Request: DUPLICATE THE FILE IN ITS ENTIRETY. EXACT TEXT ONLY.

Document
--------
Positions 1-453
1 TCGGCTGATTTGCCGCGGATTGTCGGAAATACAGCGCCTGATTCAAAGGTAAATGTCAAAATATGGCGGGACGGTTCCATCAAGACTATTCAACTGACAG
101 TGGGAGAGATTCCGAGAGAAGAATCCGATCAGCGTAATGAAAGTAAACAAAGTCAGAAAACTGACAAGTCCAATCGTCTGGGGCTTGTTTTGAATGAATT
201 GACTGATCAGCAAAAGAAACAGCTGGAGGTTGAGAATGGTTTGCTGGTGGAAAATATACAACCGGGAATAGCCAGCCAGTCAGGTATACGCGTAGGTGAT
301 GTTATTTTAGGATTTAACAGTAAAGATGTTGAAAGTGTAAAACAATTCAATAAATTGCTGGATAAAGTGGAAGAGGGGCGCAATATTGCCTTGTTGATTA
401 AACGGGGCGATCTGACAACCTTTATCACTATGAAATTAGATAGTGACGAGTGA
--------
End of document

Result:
Positions 1-453
1 TCGGCTGATTTGCCGCGGATTGTCGGAAATACAGCGCCTGATTCAAAGGTAAATGTCAAAATATGGCGGGACGGTTCCATCAAGACTATTCAACTGACAG
101 TGGGAGAGATTCCGAGAGAAGAATCCGATCAGCGTAATGAAAGTAAACAAAGTCAGAAAACTGACAAGTCCAATCGTCTGGGGCTTGTTTTGAATGAATT
201 GACTGATCAGCAAAAGAAACAGCTGGAGGTTGAGAATGGTTTGCTGGTGGAAAATATACAACCGGGAATAGCCAGCCAGTCAGGTATACGCGTAGGTGAT
301 GTTATTTTAGGATTTAACAGTAAAGATGTTGAAAGTGTAAAACAATTCAATAAATTGCTGGATAAAGTGGAAGAGGGGCGCAATATTGCCTTGTTGATTA
401 AACGGGGCGATCTGACAACCTTTATCACTATGAAATTAGATAGTGACGAGTGA